Interstitial Cystitis: Enhancing Early Identification in Primary Care Settings

Brittany N. Heck, FNP, MSN

Disclosures

Journal for Nurse Practitioners. 2007;3(8):509-519. 

In This Article

Diagnostic Workup

Several diagnostic tools are available to assist clinicians in reaching a diagnosis of IC and PBS. Although none of these tests is considered exclusively diagnostic, their use in conjunction with history and findings on physical examination can help rule out other similar conditions and enhance early diagnosis of IC and PBS in the clinical setting.

Cystoscopy with Hydrodistention

Until recently, cystoscopy with hydrodistention of the bladder was considered the "gold standard" for the diagnosis of IC and PBS. The practice of cystoscopy with hydrodistention was widely adopted in response to the clinical and cystoscopic criteria presented by the National Institutes of Health, National Institute of Diabetes and Digestive and Kidney Diseases. The presence of glomerulations (pinpoint hemorrhages) or classic Hunner ulcer (reddened mucosa with a central scar) were thought necessary to confirm diagnosis.[34] As the criteria were being implemented in clinical practice, it became clear that the criteria were too strict, and, when applied, they frequently missed the diagnosis in patients who actually did have IC and PBS. More recently, Nickel et al[33] found that Hunner ulcers occur in less than 10% of patients with IC and PBS and only 50% of patients may have glomerulations. As a result, cystoscopy with hydrodistention is no longer used to diagnose cases of IC and PBS. However, cystoscopy with hydrodistention is indicated in patients who present with hematuria, abnormal cytology results, or both, because these findings may indicate the presence of a malignancy.[27]

Urodynamic Studies

Urodynamic testing in the diagnostic workup for IC and PBS is not recommended. In the past urodynamic studies were helpful in identifying patients who displayed reduced bladder capacities in relation to the disease process; however, evidence supports that early cases of IC and PBS rarely present with a reduction in bladder capacity.[35] However, urodynamic studies may distinguish difficult cases of painful voiding disturbances or OAB from IC and PBS.[36]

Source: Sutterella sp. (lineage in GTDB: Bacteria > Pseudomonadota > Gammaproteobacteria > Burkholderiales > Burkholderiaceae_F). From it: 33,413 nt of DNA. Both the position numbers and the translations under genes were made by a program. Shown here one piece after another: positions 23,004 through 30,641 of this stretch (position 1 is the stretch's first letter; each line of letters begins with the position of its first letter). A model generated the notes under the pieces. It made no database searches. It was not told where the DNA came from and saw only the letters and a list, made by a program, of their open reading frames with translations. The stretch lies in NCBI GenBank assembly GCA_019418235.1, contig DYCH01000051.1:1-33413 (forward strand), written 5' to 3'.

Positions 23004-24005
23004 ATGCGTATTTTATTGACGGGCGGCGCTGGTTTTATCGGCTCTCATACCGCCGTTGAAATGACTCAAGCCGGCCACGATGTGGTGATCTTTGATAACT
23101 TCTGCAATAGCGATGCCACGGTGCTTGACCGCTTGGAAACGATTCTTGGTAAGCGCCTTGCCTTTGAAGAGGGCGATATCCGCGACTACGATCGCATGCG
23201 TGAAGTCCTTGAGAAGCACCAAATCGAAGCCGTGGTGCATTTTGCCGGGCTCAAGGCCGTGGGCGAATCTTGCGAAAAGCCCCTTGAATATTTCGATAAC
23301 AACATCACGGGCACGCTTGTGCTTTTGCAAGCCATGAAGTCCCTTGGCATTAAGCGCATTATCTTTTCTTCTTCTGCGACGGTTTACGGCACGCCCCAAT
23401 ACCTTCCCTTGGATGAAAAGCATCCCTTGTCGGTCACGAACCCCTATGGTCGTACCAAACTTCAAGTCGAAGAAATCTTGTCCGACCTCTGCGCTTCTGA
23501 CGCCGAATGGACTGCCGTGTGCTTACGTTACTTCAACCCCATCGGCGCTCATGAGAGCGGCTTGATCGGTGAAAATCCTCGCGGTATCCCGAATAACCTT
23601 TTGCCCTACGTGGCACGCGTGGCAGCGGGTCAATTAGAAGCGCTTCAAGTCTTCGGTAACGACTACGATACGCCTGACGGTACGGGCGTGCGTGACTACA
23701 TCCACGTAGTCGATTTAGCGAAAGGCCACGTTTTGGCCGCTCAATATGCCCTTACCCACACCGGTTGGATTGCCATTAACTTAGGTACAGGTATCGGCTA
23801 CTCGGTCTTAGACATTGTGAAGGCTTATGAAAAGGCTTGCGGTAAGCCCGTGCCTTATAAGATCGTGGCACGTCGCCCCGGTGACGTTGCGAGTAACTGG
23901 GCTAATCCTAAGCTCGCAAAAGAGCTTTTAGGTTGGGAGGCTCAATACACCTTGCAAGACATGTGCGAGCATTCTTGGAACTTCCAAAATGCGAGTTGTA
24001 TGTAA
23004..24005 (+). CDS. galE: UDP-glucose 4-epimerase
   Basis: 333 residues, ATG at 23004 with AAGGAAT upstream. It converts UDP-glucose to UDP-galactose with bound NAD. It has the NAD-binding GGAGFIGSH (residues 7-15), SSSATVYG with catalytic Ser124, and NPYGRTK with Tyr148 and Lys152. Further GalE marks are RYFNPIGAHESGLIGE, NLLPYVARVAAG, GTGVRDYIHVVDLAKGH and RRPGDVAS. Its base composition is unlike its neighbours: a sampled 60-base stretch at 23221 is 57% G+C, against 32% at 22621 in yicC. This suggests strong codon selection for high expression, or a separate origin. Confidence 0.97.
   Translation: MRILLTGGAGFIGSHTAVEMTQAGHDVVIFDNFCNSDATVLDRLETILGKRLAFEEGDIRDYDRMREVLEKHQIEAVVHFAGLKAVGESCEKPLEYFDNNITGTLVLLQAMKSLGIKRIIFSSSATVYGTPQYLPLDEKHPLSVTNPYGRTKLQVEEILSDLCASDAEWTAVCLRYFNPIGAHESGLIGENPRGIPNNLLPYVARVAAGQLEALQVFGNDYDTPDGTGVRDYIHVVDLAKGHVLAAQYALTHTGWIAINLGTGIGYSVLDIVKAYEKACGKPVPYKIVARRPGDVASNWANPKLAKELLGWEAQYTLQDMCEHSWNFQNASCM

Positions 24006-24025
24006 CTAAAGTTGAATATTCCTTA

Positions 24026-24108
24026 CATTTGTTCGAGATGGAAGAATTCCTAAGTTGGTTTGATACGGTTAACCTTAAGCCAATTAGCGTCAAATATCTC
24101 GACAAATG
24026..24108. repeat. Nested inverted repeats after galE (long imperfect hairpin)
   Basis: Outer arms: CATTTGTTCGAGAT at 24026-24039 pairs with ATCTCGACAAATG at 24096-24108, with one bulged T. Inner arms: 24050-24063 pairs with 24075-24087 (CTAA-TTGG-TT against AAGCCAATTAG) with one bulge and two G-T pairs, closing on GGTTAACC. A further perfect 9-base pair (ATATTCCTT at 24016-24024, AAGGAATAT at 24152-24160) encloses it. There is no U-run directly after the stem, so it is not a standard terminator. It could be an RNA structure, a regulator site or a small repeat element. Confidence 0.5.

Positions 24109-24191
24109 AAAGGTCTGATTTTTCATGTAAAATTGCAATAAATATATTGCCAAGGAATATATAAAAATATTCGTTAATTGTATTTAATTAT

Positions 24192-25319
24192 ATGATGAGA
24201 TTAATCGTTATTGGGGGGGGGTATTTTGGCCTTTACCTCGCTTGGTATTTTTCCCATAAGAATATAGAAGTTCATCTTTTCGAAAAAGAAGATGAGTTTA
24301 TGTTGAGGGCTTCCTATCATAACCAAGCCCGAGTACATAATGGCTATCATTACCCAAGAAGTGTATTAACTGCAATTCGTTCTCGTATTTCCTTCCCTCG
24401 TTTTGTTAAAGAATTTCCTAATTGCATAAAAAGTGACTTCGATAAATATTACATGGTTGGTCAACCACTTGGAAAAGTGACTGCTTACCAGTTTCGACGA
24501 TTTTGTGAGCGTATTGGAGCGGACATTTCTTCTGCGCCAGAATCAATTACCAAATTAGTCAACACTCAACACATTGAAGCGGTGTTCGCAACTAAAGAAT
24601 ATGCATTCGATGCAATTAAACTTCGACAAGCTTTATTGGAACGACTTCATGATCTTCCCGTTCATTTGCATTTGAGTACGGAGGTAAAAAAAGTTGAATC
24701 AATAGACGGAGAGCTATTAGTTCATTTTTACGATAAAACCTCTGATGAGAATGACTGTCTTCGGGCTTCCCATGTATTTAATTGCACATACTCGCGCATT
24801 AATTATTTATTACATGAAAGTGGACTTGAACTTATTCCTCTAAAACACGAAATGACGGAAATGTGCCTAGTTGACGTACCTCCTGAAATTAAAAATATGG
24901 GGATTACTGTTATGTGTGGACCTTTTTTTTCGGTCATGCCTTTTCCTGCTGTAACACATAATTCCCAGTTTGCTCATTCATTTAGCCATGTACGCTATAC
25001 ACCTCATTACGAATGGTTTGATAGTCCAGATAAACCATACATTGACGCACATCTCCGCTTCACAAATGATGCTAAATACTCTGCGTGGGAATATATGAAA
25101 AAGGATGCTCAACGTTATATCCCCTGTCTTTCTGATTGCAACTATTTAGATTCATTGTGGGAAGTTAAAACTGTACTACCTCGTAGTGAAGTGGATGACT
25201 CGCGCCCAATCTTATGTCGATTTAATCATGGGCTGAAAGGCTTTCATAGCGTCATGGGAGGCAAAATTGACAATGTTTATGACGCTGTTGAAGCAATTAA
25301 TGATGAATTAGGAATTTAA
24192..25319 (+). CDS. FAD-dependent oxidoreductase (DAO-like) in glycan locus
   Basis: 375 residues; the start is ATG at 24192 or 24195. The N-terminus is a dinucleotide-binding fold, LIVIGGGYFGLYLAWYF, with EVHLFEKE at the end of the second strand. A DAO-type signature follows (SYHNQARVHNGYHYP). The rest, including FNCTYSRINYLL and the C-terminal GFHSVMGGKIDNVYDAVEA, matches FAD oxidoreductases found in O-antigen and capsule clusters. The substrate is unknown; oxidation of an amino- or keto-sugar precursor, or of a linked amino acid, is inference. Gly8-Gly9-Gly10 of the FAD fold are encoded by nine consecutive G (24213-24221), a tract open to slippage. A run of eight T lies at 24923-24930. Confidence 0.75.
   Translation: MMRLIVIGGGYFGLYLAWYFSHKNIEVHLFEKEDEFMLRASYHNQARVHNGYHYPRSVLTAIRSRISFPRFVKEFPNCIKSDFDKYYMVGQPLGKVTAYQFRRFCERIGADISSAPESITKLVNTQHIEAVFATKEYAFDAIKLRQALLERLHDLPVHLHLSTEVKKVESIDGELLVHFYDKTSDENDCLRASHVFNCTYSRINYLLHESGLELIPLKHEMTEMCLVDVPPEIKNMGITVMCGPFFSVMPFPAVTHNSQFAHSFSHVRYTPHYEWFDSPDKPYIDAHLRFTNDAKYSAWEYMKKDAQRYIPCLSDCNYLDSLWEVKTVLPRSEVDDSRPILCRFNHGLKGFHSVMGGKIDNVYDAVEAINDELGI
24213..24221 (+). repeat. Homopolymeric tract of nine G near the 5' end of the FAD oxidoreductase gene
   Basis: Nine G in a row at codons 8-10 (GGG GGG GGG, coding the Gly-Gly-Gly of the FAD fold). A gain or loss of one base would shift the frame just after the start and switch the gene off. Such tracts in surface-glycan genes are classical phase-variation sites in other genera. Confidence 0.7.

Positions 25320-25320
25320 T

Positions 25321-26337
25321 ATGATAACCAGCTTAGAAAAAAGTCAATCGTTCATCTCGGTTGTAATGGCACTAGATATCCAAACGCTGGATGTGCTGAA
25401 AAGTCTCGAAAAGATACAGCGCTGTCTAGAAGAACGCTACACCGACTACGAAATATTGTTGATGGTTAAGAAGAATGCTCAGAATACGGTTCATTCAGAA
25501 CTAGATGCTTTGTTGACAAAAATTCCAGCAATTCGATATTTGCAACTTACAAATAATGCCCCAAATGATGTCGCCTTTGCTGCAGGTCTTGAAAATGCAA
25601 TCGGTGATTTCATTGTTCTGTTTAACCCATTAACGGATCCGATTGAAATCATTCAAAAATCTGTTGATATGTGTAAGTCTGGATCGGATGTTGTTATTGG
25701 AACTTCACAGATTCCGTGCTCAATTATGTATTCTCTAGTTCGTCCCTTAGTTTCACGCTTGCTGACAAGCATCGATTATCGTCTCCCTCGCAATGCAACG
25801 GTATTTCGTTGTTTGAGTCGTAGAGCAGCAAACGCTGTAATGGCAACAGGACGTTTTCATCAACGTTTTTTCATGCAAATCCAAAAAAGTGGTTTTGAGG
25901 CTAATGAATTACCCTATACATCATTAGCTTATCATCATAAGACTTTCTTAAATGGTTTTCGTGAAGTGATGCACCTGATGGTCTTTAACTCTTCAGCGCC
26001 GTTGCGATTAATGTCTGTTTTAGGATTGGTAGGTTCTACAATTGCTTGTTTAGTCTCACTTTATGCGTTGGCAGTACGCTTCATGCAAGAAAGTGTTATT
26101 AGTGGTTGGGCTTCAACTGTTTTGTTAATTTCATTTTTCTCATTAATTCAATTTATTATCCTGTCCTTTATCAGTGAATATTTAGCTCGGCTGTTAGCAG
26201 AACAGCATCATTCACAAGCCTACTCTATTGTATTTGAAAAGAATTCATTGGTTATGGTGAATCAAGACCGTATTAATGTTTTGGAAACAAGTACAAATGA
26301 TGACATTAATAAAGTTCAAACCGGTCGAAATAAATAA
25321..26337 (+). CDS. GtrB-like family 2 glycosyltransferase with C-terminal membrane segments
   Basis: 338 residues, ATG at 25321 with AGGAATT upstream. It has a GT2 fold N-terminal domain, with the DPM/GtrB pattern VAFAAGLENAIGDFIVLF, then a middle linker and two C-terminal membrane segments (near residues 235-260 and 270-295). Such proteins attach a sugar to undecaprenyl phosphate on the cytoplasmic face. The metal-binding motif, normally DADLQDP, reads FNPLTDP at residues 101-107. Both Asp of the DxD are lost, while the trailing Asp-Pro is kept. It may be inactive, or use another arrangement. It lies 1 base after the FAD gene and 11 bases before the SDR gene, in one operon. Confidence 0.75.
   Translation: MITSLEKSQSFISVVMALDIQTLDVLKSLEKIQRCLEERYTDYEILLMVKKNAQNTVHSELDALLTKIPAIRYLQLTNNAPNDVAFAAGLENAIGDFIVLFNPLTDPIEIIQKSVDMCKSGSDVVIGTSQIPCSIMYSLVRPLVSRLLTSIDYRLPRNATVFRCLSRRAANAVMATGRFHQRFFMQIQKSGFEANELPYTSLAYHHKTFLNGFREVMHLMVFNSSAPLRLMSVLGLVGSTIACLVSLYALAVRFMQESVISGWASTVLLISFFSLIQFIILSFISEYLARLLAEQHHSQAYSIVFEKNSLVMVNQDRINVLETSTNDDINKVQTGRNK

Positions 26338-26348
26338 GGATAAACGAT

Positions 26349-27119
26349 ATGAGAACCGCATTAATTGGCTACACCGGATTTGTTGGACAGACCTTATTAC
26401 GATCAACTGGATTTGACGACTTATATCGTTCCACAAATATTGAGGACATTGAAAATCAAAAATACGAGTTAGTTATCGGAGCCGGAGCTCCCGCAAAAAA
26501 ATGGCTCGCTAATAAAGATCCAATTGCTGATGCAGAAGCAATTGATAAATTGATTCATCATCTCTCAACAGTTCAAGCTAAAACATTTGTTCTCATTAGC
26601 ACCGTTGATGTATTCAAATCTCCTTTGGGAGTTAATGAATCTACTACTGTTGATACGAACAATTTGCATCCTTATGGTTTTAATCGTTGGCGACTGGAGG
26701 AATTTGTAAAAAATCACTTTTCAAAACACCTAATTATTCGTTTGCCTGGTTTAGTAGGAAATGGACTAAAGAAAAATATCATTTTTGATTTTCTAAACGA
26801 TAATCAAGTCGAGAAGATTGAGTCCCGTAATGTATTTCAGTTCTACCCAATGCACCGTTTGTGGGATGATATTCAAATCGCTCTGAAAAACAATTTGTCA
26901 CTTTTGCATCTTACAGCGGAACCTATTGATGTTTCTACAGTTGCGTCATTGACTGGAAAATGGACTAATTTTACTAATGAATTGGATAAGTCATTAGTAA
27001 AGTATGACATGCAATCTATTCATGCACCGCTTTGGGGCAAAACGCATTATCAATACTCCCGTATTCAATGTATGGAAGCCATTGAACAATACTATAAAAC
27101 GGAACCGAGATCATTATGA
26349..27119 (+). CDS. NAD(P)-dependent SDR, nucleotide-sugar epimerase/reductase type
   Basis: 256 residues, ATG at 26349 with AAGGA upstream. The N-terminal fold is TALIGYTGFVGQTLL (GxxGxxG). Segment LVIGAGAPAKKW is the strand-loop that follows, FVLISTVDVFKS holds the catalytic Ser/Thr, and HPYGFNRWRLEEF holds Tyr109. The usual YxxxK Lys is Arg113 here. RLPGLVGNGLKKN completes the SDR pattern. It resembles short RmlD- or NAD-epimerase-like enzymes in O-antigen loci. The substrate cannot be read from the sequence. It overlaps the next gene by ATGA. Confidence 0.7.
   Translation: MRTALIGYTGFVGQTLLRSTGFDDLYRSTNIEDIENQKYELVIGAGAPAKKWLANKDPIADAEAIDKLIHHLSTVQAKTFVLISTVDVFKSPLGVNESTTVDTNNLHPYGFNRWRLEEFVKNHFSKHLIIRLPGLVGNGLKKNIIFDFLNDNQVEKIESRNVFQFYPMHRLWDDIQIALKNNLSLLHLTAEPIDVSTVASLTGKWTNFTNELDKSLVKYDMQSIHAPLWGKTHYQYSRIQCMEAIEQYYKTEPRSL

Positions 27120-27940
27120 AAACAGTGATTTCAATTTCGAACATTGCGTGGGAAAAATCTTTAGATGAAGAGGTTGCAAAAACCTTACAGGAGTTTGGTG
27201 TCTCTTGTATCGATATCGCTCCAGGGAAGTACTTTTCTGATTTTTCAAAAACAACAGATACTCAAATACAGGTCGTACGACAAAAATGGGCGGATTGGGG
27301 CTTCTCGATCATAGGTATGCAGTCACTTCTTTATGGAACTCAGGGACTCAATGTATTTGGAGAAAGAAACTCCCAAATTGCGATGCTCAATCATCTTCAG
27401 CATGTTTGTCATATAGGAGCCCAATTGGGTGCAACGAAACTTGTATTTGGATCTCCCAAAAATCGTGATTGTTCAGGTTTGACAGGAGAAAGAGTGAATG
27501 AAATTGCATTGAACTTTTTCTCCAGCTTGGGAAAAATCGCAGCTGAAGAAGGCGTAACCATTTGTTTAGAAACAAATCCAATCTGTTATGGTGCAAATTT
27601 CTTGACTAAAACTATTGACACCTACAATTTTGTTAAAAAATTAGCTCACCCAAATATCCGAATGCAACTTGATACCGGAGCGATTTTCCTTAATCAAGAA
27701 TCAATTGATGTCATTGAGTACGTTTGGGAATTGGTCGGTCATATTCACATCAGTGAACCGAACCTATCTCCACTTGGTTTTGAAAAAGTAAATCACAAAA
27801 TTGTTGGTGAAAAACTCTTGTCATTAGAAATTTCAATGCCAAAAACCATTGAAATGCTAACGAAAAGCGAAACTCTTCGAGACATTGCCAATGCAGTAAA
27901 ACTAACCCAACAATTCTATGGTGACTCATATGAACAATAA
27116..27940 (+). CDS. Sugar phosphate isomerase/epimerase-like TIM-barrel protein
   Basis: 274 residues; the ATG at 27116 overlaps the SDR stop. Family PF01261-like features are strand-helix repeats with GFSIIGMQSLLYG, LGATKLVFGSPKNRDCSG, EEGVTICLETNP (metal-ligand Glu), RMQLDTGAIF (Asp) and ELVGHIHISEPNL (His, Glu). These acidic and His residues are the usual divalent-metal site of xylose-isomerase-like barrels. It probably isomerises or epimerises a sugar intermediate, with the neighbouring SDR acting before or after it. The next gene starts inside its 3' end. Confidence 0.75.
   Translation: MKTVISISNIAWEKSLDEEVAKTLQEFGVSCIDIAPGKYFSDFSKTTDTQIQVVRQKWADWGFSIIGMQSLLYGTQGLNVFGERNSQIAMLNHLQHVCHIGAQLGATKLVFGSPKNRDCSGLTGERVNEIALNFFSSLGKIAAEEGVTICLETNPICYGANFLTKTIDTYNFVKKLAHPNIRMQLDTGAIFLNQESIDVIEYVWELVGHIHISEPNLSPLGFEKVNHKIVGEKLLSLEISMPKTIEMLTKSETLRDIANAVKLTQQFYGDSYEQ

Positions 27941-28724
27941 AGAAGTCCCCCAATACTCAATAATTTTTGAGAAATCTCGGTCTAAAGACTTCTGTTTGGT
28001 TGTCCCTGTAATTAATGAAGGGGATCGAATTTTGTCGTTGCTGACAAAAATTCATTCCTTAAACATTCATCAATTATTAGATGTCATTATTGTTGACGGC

Potassium Sensitivity Test

The PST is based on the theory that patients with IC and PBS have a dysfunctional bladder epithelium, leading to increased potassium diffusion into the underlying tissues. One investigation found that 80% of patients with IC and PBS test positive on the PST.[24] The PST begins with instilling sterile water into the bladder and having patients rate the degree of pain or urgency on a scale from 0 to 5, to obtain a baseline score. After the water is drained, potassium chloride is then instilled into the bladder; patients who test positive report an increase in the baseline score by two or more points. Clinicians should be aware that patients with UTIs and radiation cystitis are expected to have a 100% false-positive rate on the PST.[36] Findings from the history and physical examination can assist clinicians in differentiating between IC and PBS and UTI and radiation cystitis. Findings suggest that a positive PST is strongly correlated with higher patient PUF scores,[24] which supports the use of the questionnaire as an effective screening tool within the clinical setting.

Intravesical Anesthetic Challenge Test

The anesthetic challenge test is a relatively new diagnostic procedure to identify patients with IC or PBS. The pain experienced in patients with IC or PBS stems from the bladder; however, in light of the variable symptom presentation, this may not always be clear. The anesthetic challenge test consists of instilling an anesthetic lidocaine-bicarbonate solution into the bladder of suspected patients with IC and PBS and waiting to determine whether there is a resulting reduction in pain.[37] Preliminary studies show this solution quickly improves pain symptoms in patients with IC and PBS, with pain scores decreasing from 6 before treatment to 1.8 after treatment.[38] A positive test in patients with IC and PBS, namely a reduction of pain sensation, may help clinicians identify the bladder as the source of pain and assist in differentiating IC and PBS from other diagnoses. However, further research is needed to assess the efficacy of the anesthetic challenge test, because it is not currently validated as a diagnostic test for IC.

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